I just finished up all the things I wanted to try out on this pattern (wrap 400) from the 1912 Project from Vintage Pattern Lending Library. It was a lovely wrap pattern. Again, I love the way these garments are cut. It is meant to drape, and I kept wanting to pullet up around my ears. That’s not where it goes. It’s meant to drape elegantly around your shoulders and drip embellishment. It was made for a 36 inch bust. I am larger in the bust area, but small through the shoulders, so the fit was fine. The pattern itself is extremely easy to do. Proper embellishment is what makes it special, and that is up to the makers desire and expertise.
It’s meant to be layered and beaded and such. I choose a soft embroidered wool fabric as I wanted to try out a few new techniques without really making something to wear. The wool gave me the weight and drape of what was intended in the finished garment, I think. I simply turned under the edges once and sewed them down. They don’t fray. Then for the trial. Have you seen those crocheted edges on tablecloths and pillowcases? Where the crochet hook actually pierces the fabric and stitches a base chain that you then crochet into to embellish the fabric? I got out some sock yarn and tried that. It was surprisingly easy to pierce the fabric. I put a single crochet into each hole made and chained 5 stitches in between each hole. Then made a second round with a scallop (sc, dc, trc, dc, sc). Lastly I made 3 strand tassels to hang from the trc in each scallop.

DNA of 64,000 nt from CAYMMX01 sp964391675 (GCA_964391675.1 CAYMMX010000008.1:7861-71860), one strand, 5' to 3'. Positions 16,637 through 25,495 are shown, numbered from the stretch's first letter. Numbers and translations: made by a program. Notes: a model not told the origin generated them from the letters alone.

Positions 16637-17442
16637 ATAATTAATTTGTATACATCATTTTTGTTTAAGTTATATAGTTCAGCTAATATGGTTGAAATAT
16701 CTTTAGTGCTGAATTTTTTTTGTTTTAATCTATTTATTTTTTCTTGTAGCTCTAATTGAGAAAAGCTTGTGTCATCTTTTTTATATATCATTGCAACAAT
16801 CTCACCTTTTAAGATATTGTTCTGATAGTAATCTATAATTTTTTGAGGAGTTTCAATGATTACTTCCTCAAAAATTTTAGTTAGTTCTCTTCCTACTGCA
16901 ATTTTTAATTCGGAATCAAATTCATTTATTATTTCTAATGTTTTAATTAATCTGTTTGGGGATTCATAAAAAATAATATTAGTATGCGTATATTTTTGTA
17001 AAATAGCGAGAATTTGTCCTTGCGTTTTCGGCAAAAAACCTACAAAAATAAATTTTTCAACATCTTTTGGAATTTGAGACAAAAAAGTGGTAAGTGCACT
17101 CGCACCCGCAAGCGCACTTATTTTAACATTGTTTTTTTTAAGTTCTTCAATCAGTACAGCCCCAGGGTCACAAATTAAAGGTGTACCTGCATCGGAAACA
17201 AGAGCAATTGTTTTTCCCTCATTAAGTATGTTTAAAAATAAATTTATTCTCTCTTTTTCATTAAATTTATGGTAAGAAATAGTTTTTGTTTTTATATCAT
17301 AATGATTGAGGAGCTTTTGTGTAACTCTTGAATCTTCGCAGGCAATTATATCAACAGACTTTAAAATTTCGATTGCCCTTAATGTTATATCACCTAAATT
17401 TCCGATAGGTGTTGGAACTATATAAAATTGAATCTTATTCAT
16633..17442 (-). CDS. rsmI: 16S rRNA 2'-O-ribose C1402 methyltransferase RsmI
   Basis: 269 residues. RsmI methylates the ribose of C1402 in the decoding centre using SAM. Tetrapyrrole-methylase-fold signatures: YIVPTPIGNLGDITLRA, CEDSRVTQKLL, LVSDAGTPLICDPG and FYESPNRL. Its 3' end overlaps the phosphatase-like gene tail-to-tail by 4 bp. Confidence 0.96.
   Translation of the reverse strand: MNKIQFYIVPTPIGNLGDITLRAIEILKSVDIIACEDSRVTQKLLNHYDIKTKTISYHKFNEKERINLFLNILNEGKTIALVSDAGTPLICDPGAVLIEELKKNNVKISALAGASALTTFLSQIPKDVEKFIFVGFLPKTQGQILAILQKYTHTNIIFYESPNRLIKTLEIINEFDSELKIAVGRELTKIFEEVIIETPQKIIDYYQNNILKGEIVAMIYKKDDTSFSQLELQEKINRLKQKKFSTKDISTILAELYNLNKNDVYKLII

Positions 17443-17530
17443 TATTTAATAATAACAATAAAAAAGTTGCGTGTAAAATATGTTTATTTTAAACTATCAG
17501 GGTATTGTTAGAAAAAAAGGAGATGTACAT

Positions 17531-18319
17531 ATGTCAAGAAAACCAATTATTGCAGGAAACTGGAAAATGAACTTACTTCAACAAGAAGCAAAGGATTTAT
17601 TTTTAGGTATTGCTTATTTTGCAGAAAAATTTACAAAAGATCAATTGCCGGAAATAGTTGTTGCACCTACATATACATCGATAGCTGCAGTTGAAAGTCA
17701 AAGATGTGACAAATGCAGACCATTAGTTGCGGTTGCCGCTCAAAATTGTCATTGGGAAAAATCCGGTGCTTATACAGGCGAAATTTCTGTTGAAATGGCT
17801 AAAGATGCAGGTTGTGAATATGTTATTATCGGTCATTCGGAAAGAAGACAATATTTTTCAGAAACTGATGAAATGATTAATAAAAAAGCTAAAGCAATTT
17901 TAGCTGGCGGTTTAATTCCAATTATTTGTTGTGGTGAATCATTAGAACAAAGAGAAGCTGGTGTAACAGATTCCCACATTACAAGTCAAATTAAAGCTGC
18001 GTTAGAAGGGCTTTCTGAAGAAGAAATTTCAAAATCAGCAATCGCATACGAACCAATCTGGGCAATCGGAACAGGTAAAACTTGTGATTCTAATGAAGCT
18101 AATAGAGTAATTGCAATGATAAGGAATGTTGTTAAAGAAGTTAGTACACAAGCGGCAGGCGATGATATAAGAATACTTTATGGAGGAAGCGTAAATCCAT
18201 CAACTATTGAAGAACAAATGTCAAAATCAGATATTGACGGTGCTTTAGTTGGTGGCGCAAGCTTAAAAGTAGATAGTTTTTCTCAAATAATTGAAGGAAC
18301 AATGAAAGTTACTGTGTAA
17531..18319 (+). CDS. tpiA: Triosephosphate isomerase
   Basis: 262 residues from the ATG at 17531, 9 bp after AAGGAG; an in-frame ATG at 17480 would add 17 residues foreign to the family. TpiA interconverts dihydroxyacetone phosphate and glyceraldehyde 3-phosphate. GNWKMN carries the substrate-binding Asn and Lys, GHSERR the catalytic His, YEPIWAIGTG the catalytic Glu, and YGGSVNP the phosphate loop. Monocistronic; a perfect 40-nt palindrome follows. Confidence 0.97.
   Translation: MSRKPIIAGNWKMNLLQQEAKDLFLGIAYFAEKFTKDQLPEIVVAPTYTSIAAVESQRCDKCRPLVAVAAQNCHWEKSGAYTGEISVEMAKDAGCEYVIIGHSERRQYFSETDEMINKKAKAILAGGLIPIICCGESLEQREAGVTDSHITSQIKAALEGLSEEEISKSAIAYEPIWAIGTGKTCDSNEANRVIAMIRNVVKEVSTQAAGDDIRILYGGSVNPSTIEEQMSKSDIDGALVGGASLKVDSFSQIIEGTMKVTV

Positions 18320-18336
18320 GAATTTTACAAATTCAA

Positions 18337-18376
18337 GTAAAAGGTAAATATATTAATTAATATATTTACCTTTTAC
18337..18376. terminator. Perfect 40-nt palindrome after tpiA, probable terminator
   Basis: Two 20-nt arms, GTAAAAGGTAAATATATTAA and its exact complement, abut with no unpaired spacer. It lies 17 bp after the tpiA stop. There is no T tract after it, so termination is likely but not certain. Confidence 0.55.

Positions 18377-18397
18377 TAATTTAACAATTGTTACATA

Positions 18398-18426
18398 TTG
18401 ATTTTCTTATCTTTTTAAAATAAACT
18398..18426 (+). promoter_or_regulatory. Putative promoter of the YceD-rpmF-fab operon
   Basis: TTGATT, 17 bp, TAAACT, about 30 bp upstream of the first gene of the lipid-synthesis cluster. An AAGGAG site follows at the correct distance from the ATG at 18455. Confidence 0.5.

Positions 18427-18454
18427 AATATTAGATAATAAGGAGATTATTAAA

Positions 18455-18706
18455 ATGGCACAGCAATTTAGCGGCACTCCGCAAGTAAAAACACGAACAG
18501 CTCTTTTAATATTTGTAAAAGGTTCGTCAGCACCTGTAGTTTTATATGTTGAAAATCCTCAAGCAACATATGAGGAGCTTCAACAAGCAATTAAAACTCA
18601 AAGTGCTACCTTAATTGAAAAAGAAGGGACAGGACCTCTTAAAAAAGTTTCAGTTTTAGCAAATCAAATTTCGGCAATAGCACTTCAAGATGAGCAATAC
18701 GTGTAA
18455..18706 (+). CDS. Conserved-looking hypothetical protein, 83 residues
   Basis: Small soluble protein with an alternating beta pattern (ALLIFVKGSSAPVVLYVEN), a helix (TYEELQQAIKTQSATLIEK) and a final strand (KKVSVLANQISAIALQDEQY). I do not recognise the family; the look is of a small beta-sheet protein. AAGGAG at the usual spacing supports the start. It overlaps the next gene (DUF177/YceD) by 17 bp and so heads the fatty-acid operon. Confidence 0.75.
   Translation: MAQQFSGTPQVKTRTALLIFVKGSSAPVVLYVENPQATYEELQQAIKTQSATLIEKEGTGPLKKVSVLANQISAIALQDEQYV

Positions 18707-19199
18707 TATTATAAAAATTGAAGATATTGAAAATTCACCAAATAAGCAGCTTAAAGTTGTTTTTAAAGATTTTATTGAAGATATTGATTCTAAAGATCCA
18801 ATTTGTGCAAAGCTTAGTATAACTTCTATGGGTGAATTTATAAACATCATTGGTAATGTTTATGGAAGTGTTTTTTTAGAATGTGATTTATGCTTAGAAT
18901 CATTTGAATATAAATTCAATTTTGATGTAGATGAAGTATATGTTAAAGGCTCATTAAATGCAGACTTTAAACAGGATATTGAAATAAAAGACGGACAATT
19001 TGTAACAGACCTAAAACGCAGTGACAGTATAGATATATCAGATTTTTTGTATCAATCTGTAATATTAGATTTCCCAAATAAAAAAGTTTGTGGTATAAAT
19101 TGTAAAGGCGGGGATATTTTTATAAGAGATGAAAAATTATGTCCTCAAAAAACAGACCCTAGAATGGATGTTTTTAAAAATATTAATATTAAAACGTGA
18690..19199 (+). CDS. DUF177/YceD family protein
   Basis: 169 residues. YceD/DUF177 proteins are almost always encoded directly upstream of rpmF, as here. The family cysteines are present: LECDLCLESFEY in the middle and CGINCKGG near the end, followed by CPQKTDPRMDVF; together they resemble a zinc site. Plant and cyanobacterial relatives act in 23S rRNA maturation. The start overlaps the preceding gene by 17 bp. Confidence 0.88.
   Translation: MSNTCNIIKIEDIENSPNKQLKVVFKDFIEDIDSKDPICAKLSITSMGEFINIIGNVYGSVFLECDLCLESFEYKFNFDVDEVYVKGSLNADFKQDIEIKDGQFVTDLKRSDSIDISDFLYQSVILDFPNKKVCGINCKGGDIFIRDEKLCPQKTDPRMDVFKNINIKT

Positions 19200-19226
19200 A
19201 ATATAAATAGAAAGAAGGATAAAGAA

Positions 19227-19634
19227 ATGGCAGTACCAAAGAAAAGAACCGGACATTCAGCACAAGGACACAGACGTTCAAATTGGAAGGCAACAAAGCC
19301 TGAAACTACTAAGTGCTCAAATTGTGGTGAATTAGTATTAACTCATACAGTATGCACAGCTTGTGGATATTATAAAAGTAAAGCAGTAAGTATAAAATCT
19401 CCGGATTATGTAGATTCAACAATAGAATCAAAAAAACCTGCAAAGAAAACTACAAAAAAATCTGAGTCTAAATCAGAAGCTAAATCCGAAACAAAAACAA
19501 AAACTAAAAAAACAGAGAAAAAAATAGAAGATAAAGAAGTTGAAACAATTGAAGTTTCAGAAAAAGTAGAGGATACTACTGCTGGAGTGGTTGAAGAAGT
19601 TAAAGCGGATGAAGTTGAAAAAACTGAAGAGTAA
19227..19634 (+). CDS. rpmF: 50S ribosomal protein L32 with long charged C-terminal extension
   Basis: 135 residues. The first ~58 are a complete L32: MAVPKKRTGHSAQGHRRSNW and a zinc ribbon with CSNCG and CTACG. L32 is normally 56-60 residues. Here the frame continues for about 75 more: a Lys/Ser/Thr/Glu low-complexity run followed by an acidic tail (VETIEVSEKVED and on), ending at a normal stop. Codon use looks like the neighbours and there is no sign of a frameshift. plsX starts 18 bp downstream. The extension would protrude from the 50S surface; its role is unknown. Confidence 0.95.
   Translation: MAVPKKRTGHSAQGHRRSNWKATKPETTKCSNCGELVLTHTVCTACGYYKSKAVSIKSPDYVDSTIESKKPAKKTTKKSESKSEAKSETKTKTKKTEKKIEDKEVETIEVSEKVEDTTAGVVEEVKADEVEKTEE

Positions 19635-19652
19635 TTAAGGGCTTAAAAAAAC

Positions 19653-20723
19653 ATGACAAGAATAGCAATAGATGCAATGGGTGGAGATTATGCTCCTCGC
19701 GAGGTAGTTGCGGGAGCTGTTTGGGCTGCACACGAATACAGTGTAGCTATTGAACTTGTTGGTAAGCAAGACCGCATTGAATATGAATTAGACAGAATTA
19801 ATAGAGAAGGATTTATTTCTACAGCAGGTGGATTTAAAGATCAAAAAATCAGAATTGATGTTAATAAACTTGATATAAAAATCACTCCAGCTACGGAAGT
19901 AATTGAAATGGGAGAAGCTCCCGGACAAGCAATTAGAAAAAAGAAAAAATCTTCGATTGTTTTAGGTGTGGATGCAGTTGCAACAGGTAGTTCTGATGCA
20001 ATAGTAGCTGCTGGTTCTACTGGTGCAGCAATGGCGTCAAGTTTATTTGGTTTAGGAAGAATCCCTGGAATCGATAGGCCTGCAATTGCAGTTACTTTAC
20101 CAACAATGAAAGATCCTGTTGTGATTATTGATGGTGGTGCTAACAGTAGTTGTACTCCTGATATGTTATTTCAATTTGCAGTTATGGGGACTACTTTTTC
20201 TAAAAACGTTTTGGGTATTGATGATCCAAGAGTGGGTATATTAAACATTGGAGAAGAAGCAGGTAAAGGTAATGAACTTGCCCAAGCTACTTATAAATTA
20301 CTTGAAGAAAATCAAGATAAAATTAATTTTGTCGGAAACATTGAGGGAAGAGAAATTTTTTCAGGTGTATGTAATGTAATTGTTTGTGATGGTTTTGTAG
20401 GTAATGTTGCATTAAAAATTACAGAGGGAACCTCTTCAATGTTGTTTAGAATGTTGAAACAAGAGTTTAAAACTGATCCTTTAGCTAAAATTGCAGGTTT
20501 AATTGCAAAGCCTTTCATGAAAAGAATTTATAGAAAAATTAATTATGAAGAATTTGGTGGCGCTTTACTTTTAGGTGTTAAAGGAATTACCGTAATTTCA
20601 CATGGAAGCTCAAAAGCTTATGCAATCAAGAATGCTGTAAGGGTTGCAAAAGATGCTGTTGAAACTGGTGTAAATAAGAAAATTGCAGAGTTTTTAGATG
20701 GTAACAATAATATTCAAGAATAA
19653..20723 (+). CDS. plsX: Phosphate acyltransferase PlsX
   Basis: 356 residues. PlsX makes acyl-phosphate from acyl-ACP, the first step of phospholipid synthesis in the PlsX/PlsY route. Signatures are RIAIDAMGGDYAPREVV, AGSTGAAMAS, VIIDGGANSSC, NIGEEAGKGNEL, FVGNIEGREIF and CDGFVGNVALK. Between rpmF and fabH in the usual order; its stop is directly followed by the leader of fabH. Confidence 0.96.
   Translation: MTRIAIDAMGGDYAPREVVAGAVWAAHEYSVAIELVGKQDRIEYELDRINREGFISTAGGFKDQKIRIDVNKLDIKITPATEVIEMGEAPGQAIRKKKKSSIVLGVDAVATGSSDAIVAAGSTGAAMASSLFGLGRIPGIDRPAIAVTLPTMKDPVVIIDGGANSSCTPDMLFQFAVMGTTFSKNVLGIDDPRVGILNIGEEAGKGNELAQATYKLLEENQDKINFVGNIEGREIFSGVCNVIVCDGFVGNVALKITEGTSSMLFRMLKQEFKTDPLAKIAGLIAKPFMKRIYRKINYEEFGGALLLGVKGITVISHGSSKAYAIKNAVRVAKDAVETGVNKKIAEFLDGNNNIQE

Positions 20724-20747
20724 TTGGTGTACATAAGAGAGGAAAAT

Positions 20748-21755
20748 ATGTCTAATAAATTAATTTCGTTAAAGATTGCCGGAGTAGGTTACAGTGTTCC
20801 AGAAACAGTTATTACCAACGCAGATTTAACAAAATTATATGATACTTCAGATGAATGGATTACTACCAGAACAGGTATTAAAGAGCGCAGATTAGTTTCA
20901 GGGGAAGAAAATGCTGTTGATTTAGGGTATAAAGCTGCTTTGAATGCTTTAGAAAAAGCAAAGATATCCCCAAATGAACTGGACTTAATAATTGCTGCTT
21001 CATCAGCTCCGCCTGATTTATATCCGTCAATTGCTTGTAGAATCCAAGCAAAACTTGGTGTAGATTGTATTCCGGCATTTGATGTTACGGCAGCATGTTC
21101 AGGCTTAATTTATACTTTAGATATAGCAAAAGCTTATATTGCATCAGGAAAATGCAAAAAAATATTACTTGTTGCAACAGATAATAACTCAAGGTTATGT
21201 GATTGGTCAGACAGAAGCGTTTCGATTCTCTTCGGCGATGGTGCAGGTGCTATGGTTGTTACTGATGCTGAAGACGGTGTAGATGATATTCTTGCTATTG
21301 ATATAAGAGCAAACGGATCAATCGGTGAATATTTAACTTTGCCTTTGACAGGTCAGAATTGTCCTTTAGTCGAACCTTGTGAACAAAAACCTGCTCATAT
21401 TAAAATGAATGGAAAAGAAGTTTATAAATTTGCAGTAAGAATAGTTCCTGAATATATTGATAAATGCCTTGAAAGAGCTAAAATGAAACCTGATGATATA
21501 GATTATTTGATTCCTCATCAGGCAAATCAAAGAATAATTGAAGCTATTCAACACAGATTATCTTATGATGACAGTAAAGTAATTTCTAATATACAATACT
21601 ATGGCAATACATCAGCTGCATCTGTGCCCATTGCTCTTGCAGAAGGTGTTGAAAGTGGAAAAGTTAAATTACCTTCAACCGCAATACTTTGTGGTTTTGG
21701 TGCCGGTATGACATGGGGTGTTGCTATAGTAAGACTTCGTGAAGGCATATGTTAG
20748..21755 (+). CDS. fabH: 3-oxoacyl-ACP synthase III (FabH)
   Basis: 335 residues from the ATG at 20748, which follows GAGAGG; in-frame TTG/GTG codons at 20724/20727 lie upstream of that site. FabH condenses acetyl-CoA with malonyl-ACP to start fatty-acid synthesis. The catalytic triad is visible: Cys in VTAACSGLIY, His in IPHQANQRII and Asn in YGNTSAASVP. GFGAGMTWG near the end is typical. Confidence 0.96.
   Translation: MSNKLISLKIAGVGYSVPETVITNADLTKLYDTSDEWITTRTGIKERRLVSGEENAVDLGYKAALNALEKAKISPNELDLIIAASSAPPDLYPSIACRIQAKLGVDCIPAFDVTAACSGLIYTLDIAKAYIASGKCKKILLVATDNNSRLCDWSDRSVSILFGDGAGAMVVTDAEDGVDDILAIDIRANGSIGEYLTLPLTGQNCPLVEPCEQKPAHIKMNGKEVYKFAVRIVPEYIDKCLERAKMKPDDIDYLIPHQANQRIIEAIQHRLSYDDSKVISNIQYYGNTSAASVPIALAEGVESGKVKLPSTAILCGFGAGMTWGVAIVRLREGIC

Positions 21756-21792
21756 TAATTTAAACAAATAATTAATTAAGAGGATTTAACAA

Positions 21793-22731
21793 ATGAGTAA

This took a fair amount of time, but would make an excellent edging. A nice silk or rayon thread would be a better choice than sock yarn, and more rounds of crochet could make this edging as complex as you like, before adding the tassels. The same thread could be used to embellish the shawl body – I have a great little chain stitch machine that would be perfect for the job. A simple diagram of an embellishment outline would be helpful. I can see little curlicues or other abstract designs working well. In my case the fabric was already embroidered with tone on tone stitching.
So My final checklist for this pattern:
1. Pattern Name Wrap #400
2. My Skill Level Advanced
3. Pattern Rating 3 – It works well but needs to be embellished to be worthwhile
4. Easy skill level required – little fitting, simple sewing
5. Instructions should include more possibilities for embellishment
6. Fit was as expected for a wrap
7. I didn’t alter for fit but did try a crochet trim technique